Andy Flower, Gary Kirsten, Others
When rumours began to circulate that Andy flower was a target for the BCCI to replace Gary Kirsten as the coach of India following the departure of the South African after the World Cup earlier this year the ECB were forced into action and offered the Zimbabwean a three-year deal.
But it has now emerged that for Flower to ignore the overtures of India and to sign a new deal with England will come at a price.
While the ECB are determined to keep hold of Flower and not let him slip through their grasp and into the hands of their rivals, it is rumoured that for the former Essex batsman to put pen to paper, the deal would have to include a condition allowing him to reduce his schedule to stay with his young family by sitting out lengthy tours abroad.
With a trip to India pencilled in for later this year and visits to Pakistan and Sri Lanka in early 2012, Flower, could conceivably miss out on the tour to India after a hectic summer which sees both Pakistan and India tour England.
While sports betting never suggested Flower would leave his post, he was vocal in his disapproval of the packed international calendar which saw his side go straight from their Ashes tour in Australia over the winter to the World Cup in Asia with some players given just a few days break – covered a period stretching from October 2010 to March this year.
Now spurred on by his refusal to commit his long term future to England after the Ashes – Flower said: “Personally I don't look much further forward than a few months.” – English cricket’s governing body look set to bow to his demands in order to keep him away from the lure of doubling his salary with India.
The duration of the three year deal would take in two Ashes tours but not the 2015 World Cup in Australia and New Zealand. The deal would be unprecedented amongst English coaches but would follow in the footsteps of captain Andrew Strauss, who sat out the 2009/10 tour of Bangladesh, while players such as Steve Finn and Stuart Broad have also benefitted from prolonged breaks from the international circuit.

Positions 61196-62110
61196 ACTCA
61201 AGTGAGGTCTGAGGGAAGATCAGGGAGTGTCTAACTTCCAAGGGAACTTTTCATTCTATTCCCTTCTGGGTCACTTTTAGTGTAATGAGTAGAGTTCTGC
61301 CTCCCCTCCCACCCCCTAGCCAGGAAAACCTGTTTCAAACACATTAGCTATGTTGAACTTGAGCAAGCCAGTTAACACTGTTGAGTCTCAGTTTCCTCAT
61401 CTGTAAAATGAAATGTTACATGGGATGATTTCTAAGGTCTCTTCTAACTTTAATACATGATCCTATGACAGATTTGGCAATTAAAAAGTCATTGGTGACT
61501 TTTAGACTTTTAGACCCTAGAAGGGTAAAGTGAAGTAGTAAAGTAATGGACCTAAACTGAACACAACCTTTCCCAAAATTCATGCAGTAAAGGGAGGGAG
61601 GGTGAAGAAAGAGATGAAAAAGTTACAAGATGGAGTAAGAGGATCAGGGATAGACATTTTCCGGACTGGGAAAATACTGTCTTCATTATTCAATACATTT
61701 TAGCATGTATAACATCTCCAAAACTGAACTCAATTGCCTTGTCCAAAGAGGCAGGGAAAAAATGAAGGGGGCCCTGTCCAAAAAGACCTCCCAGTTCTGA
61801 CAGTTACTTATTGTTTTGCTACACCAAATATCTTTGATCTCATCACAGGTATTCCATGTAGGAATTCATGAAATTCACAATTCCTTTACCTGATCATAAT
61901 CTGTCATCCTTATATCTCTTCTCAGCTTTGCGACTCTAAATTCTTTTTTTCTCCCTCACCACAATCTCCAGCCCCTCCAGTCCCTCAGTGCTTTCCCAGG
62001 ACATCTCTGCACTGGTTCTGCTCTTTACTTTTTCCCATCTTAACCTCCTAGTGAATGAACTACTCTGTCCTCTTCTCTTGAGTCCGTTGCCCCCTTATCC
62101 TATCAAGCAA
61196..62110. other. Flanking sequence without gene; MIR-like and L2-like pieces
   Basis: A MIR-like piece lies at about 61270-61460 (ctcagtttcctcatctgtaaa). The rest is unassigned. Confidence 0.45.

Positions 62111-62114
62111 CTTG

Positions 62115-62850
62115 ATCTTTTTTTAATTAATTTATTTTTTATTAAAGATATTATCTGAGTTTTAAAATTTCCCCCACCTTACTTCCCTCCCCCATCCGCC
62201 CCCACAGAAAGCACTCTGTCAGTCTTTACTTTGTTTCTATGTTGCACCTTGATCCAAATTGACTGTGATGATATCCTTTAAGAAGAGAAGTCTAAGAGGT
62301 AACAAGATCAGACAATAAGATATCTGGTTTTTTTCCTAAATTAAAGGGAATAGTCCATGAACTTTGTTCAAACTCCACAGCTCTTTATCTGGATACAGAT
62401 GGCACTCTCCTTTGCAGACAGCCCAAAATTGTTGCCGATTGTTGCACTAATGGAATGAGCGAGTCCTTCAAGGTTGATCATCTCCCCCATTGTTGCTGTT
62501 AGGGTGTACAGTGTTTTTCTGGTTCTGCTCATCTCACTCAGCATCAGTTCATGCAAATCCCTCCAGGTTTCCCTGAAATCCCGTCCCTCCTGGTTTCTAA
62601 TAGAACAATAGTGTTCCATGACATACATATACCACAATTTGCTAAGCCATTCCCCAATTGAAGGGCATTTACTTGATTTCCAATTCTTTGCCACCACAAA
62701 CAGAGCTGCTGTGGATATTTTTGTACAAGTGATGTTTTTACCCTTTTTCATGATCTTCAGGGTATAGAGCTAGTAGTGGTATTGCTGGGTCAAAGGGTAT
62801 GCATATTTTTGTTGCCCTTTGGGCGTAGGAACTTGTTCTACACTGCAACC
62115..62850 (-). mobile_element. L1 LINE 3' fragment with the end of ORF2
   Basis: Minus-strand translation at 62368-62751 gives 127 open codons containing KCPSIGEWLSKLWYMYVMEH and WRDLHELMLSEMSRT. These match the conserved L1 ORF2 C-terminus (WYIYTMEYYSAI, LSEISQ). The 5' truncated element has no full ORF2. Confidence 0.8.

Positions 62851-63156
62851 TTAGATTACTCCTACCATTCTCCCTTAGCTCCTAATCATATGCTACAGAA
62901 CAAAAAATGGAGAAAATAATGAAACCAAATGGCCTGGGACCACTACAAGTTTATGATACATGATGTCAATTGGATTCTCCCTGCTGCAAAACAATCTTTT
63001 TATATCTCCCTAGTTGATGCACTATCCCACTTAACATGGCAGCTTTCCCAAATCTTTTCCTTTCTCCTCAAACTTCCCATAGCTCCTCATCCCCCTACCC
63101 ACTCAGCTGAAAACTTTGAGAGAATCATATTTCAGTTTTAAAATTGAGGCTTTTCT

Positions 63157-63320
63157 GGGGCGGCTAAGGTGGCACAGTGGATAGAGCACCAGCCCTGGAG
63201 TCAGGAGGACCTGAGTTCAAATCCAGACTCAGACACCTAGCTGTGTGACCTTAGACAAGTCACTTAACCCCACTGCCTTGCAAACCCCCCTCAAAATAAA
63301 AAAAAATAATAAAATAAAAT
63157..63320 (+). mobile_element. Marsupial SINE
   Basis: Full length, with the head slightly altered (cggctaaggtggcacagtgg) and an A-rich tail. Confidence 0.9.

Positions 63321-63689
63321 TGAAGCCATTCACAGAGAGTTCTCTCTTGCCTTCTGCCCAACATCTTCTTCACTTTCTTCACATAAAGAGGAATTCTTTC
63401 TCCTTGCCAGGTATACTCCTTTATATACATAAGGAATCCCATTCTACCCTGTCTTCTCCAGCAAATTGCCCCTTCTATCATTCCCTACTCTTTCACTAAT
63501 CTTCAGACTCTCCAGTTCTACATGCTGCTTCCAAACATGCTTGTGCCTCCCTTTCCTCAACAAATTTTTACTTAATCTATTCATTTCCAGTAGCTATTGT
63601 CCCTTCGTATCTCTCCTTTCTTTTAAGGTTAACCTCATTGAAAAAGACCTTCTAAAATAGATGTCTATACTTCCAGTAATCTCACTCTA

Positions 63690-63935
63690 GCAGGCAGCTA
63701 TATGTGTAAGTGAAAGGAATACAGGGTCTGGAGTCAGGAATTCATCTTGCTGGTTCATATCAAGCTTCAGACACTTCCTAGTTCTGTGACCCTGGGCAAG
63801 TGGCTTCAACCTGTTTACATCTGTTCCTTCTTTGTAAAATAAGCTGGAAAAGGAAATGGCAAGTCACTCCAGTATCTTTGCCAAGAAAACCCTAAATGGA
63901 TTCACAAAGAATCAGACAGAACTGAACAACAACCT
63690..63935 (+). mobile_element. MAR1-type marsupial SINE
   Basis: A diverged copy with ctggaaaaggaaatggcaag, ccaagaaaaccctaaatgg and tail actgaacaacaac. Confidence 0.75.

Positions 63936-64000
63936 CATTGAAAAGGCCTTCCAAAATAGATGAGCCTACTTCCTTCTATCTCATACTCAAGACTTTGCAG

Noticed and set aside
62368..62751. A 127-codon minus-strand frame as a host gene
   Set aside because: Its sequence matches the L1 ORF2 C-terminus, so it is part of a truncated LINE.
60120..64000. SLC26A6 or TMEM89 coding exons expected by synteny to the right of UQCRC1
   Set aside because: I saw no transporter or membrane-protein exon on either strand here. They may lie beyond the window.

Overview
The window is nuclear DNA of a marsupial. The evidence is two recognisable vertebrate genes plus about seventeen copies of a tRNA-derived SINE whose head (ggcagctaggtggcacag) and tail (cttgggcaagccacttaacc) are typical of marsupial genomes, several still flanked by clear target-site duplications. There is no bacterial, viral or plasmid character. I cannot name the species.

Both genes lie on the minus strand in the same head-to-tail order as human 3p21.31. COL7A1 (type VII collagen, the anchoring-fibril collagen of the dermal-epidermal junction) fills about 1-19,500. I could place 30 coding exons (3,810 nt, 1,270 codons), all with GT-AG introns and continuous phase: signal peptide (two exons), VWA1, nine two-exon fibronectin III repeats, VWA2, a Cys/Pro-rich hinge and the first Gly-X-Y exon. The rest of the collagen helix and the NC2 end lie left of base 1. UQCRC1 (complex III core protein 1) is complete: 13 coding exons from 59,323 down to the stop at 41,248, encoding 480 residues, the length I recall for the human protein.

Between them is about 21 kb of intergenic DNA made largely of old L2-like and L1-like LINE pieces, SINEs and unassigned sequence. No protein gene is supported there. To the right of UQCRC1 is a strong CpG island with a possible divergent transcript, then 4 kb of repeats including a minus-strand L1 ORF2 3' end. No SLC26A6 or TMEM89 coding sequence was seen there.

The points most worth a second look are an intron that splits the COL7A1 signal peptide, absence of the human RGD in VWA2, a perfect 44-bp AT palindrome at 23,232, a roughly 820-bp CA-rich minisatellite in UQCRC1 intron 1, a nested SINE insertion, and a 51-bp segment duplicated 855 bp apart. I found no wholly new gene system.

But how the England set up would work without flower present remains to be seen. Once the best batsman in the world, Flower is seen as instrumental to the success England have enjoyed of late, which includes winning the Twenty20 World Cup last year and winning the Ashes for the first time in Australia since 1986/87.
What the ECB’s managing director Hugh Morris will have to figure out is whether it is worth having Flower on a part-time basis or not at all. Morris will also be concerned that the team may suffer to motivate themselves in Flower’s absence, and finding it difficult to give it their all while their coach is at home.
Michael Vaughan expressed his fears over Flower’s future earlier this year, and believes he could suffer because of the hectic schedule.
I do fear for Andy," said Vaughan. "The last thing you'd want is to risk him passing on the reins because the job involves so much time away. It's important to keep him fresh.”
“But you look at the guys with young families and they are the ones who are going to be affected. I couldn't do the touring they do now." He added.
Meanwhile, India continue their search for a new coach, with former New Zealand batsman Stephen Fleming the new front runner according to sports bets.